Unfortunately, this regimen won't work any more. Age has caught up with my digestive system and nutrition has become more critical. I am now obligated to eat my breakfast oatmeal from a bowl, not in the form of cookies. Lorna Doones are definitely out, and fudge-covered Oreos are unthinkable. Moreover, the recommended ration of ice cream, if one is to remain healthy, appears to be one teaspoon every six weeks or so, not half a gallon every three days.

Then there's that pizza thing, which involves a number of negatives, namely, too much cheese and too many carbohydrates.

In addition, I've been told that nobody should ever eat pepperoni. In nutrition circles, the stuff is considered lethal, suitable only for poisoning in your enemies. That alone eliminates pizza because frankly, a pizza without pepperoni isn't really a pizza, so why bother.

Besides, this time I have pledged, both to my wife and my image in the bathroom mirror, to eat healthy stuff while she is with the grandkids.

This does present a problem. My culinary skills are limited, and my ambition to actually perform them is even more limited.

During my real bachelorhood, I survived pretty much on frying stuff, opening cans and boiling stuff in boxes, all of which raise nutritional issues, like grease and salt content.

But, as I said, this stretch of single living is different from those in the past, and I'm approaching it fearlessly. There's a lot vegetables in the refrigerator and some really healthy leftovers in the freezer that will stave off starvation, and recently we acquired a George Foreman Grill, which, at least theoretically, is supposed to be a healthier way to cook a pork chop than frying it.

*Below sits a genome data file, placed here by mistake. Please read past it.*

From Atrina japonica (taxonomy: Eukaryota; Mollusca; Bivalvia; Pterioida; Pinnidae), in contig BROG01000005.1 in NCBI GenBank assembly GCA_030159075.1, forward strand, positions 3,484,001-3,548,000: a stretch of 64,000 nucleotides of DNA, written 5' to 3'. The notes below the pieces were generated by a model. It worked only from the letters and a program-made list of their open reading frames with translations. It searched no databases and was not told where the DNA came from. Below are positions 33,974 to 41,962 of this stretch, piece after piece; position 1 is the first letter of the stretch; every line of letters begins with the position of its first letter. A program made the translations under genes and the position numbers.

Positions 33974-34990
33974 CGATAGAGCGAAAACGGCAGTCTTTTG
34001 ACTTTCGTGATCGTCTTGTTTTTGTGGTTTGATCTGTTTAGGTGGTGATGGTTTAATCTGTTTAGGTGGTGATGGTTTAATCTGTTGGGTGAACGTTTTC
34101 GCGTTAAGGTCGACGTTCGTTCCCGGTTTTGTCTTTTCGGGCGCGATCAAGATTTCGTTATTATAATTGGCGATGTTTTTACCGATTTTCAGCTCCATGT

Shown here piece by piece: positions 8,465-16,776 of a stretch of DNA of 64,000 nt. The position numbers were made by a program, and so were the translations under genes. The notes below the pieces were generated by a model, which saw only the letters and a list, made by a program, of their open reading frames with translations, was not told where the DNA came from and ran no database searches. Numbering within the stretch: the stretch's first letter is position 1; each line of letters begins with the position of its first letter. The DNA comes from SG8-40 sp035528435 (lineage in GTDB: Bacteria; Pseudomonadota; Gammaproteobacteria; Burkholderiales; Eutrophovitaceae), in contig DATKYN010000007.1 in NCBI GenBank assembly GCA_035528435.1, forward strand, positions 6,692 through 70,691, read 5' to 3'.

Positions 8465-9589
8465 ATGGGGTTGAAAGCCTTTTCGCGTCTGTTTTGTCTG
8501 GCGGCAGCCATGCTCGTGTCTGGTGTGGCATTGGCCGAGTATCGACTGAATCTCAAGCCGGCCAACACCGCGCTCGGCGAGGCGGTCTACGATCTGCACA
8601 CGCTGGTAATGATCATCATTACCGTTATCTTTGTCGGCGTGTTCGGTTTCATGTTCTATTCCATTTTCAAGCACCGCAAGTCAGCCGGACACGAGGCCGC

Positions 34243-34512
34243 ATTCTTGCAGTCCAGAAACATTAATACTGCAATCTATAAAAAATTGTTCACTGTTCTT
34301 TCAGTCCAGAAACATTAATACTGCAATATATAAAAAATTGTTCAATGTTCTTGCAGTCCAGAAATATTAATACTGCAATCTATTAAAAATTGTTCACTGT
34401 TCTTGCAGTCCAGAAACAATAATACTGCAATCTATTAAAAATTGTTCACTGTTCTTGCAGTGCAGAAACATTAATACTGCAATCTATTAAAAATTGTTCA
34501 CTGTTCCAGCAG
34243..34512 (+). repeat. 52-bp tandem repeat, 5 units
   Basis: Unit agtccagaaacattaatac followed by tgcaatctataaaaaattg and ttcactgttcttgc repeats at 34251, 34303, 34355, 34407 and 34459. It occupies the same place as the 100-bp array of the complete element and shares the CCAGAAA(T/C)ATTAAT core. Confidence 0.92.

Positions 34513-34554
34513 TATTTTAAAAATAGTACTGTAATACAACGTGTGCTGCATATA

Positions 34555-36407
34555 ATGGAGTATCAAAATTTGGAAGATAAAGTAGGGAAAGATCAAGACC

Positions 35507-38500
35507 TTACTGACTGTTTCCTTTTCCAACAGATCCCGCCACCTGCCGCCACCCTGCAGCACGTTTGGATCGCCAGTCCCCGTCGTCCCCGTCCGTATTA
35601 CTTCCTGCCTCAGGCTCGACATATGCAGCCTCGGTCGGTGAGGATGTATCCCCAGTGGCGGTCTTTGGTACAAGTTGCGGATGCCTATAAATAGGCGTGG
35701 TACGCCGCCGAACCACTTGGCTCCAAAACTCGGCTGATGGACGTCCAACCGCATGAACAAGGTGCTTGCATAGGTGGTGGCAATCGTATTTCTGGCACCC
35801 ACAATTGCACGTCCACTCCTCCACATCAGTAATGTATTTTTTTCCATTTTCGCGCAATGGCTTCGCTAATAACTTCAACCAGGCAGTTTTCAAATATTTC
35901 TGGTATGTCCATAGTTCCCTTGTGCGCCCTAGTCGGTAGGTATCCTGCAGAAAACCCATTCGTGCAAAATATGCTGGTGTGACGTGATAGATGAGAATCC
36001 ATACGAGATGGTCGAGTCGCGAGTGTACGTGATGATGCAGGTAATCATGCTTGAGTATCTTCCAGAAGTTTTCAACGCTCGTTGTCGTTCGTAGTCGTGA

The main difference though, is that I've become somewhat obsessed with healthy eating over the past few months, so I think I can make it through my temporary bachelorhood without gaining 10 pounds and raising my cholesterol levels to Himalayan heights.

Sometime during the next 10 days, though, I'll no doubt be making that pizza call, and the word pepperoni will definitely be part of the discussion.

A bachelor, after all, has to assuage his loneliness somehow.

As autumn approaches, major changes await Powell Valley Healthcare.

In the coming months, the organization must replace its chief executive officer as well as its chief financial officer. In addition, five seats of seven on the Powell Hospital District Board of Trustees are up for election in November.

This week has served as a telling indicator of the changes that are to come.

On Monday night, it was announced that Steve Ramsey, chief financial officer, will retire after 25-plus years in the position. On Tuesday night, the community gathered to bid farewell to Rod Barton, chief executive officer, who is leaving PVHC early next month to take a position in Idaho.

Barton has said the timing of his resignation and Ramsey's retirement is coincidental.

Also on Monday, the filing period for election to seats on the board closed. One candidate, Larry Parker, filed for a two-year term. Only three other candidates filed for the other four, four-year seats — meaning the fourth seat hinges on a successful write-in campaign or a board appointment following November's general election.

With only three candidates running for four seats, it appears that those who filed by Monday will be elected to the board automatically. Yet come November, voters still need to carefully consider each candidate's experience and qualifications before aimlessly casting a vote.

Those who serve on the hospital board must be ready to help steer the organization through difficult financial, administrative and personnel decisions.